Anatomy of a Chinese Luxury Fashion House

Episode 11: Tiffany Ap

Source: Luxuo

There’s a whole lot of talk about Made in China 2025, but will that rhetoric apply to the idea of Chinese luxury?

On the show this week we had Tiffany Ap, China Bureau Chief of Women’s Wear Daily. Tiffany was particularly well versed in everything at the intersection of retail, luxury, and Asia. After meeting up at WeWork in Wanchai, Hong Kong, I couldn’t stop obsessing over the potential future of a Chinese luxury house. This may be far in the future, considering there isn’t even the same notion around American luxury yet as European luxury.

Chinese consumers are attracted to foreign brands precisely because of who they are — an aesthetic, essence, and culture that screams desirability and exclusivity. Brands with stories, craftsmanship, and creative points of view seem to be successful with millennials in China.

The Chinese consumer is nothing to scoff at. 46% of all the world’s luxury goods are bought by Chinese shoppers. Western luxury brands have invested heavily in the Chinese market, employed Chinese-speaking staff at retail locations, and dedicated significant promotional efforts.

I don’t think I hit this point home hard enough during the interview — if China consumes and produces most of the world’s clothing, why are Chinese people still wearing clothes primarily designed in America, Europe, and Japan?

I asked Tiffany, ‘what will the vision and anatomy of a Chinese luxury house look like?’ It’s a difficult question to grapple with and she provides a satisfying answer during the podcast. It would be too easy to fall into step with what Western brands are putting out there, but Chinese designers need to tell their story — one with ancient history bound in materials and design that evoke Chinese culture.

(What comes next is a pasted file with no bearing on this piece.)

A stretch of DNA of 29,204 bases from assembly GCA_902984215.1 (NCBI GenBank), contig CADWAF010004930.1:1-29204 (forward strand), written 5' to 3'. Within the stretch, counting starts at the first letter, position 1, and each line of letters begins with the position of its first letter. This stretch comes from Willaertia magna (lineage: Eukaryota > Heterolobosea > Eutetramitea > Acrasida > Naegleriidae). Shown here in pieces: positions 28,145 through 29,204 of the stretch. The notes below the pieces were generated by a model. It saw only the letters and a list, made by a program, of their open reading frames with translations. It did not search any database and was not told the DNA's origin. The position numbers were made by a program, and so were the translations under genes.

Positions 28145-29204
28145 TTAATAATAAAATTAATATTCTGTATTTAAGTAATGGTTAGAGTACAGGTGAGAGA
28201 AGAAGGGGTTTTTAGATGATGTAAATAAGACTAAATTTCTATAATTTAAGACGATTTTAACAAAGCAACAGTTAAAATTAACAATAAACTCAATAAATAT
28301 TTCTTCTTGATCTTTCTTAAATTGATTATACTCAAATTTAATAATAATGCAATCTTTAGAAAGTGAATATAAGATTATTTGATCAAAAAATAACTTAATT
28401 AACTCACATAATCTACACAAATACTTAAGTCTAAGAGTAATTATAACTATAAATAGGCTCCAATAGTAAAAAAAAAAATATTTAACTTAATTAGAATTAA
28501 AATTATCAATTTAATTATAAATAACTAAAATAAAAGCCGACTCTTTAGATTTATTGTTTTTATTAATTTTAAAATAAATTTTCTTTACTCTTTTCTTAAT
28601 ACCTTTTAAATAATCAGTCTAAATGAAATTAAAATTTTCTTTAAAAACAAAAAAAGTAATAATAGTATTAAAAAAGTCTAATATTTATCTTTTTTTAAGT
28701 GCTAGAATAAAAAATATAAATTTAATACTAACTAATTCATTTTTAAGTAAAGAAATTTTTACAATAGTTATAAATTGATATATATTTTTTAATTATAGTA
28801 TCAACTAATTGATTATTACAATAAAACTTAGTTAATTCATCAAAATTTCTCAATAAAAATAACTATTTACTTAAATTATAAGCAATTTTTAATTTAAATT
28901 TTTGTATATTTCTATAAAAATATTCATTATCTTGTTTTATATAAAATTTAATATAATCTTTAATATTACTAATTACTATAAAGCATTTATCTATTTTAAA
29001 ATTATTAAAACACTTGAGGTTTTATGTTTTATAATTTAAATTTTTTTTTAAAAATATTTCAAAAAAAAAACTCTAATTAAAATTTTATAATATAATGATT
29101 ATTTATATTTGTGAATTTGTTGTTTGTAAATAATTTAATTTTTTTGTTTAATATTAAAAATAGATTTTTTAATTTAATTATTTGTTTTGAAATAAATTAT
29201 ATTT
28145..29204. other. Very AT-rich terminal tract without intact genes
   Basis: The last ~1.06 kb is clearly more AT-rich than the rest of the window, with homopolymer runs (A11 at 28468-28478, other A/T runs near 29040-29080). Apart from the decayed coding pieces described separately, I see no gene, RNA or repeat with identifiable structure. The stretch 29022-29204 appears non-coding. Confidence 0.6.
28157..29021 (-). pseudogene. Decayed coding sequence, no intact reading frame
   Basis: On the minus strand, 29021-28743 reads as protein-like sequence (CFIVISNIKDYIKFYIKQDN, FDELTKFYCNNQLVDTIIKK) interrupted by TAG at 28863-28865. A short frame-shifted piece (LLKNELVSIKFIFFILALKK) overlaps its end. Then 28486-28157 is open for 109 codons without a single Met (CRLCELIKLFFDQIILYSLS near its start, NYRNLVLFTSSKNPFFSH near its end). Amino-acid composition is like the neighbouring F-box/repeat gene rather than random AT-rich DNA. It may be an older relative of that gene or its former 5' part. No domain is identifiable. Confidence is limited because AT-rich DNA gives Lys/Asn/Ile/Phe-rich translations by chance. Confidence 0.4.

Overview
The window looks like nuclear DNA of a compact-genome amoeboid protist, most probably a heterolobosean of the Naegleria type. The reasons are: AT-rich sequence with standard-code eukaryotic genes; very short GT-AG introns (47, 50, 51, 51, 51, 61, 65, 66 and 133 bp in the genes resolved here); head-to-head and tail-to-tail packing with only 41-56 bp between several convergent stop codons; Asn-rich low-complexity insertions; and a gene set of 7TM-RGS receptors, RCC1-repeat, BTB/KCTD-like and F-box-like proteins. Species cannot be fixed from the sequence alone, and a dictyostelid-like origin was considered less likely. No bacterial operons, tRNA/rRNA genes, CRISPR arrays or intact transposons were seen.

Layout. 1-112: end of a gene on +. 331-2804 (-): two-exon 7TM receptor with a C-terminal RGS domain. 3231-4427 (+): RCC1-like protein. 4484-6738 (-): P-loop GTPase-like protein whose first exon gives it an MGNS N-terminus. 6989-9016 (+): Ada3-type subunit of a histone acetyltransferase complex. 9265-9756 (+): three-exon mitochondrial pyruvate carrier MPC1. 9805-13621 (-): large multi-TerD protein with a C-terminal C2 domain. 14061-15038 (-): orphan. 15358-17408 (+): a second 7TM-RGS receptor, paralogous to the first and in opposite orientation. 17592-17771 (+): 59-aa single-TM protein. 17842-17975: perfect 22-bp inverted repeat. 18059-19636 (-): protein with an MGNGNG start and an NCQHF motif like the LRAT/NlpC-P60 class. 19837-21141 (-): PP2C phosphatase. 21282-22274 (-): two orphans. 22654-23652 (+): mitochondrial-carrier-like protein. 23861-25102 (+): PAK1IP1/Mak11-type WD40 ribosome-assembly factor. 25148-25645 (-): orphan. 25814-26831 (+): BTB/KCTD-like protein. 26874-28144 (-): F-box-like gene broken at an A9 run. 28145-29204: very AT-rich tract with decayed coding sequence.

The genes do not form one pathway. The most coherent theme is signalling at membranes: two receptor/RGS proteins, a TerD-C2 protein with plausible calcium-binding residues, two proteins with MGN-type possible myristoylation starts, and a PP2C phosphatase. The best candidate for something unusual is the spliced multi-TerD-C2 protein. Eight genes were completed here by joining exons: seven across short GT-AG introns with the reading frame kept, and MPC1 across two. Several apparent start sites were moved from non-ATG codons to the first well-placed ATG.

One thing I am keeping my eye on is the development and rise of young Chinese designers. These are likely going to be the force behind a future luxury house.

In particular, NYFW spring ’18 featured an uncharacteristic level of Chinese influence. Of the 140 designers that showed at New York Fashion Week, 20 are either from China or have Chinese heritage — that’s 14% of the total line up! When including shows not on the official calendar there was a total of 31 Chinese designers, a 200+% increase from prior years.

China’s domestic market hasn’t fully come around to the idea of local brands, but there is an emerging shift by millennials to develop their own fashion voice.

Referenced Readings:

Ta for Ta is a new bi-weekly podcast dedicated to capturing the narratives of women in Greater China at the top of their professional game. Ta for Ta, is a cheeky play on the Chinese spoken language demonstrating equality between the sexes. Ta 他 is the word for “he”, and ta 她 is also the word for “she”.

Listen to Episode 11: Tiffany Ap wherever you get your podcasts. Ta for Ta is powered by the Sinica network and SupChina.

Questions, comments, general musings can be directed towards ta.for.ta.china@gmail.com.